Whether it’s atheism in the classroom or high-pressure academic environments, parents struggle to find a space that best serves their children.
In his early teens, Huang Jian began to withdraw into himself. (Huang and others throughout this piece have been given pseudonyms for their own safety.) A once-happy child, the Chinese middle-schooler gradually became silent. Jian’s father, Huang Yuzhou, blamed the behavioral shift on school “trauma,” a high-pressure environment that sapped his will to learn and engage. Uncertain how to help, the family made a drastic decision: They would homeschool their son, an educational choice currently illegal in China.
“Many Christians, by faith, have decided to give their children a Christian education,” said Huang, a house church pastor in northern China. “They do this in order to prevent their children from losing their faith, and to give them a better education that is in line with spiritual growth.”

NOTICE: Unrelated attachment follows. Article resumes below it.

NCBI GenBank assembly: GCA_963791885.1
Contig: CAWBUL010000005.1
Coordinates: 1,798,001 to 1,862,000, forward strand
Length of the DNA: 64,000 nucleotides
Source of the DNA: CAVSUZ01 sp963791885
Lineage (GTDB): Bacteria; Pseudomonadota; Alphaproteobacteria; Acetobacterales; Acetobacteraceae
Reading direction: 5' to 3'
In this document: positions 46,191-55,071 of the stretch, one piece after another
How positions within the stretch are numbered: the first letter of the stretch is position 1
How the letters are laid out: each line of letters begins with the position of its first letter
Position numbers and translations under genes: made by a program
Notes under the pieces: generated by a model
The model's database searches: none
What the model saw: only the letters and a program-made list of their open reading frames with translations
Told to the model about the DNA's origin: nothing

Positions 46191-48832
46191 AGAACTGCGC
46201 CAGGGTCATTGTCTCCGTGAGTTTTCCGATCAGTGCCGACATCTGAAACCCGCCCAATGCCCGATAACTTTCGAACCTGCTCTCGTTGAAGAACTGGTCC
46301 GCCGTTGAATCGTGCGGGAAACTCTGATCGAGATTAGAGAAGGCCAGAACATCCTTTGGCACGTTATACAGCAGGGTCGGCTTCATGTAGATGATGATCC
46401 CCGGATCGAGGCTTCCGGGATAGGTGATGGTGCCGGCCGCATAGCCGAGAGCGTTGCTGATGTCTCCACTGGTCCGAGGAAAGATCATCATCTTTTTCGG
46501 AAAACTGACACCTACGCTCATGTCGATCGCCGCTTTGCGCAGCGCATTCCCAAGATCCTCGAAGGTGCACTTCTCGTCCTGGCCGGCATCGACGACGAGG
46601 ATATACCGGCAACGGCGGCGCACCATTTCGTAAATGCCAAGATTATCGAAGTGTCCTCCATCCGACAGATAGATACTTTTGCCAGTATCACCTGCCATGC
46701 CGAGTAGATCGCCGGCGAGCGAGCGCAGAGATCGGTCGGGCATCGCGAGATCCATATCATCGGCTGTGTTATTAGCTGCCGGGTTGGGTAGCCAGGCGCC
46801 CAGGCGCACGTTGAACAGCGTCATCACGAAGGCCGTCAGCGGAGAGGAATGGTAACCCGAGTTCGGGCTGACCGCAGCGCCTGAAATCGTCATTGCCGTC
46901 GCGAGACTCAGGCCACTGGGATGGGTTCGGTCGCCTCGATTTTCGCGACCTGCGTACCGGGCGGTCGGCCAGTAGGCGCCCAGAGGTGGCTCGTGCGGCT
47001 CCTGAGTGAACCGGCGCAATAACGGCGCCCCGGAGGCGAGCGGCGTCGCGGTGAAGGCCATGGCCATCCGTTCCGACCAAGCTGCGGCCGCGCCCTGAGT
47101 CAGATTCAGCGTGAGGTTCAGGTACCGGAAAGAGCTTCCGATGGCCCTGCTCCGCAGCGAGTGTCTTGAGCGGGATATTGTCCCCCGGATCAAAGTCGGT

Chinese Christian parents raising their children to follow Christ in a society that opposes their beliefs must confront the question of how to educate and spiritually nurture the next generation without a blueprint. Chinese state school curriculum teaches that God does not exist and compares religious belief to foolish superstition. Many first-generation Chinese Christians struggle in discerning how to pass their faith to their children, especially as they face increasing religious restrictions.
Huang’s son has now graduated. His wife continues to homeschool their youngest child, who is in early elementary school. Huang himself is currently jailed on charges related to his own religious activities. He and his family were inspired to try homeschooling after they learned more about Christian education and hoped it could help their son through his mental health crisis.
“We were watching …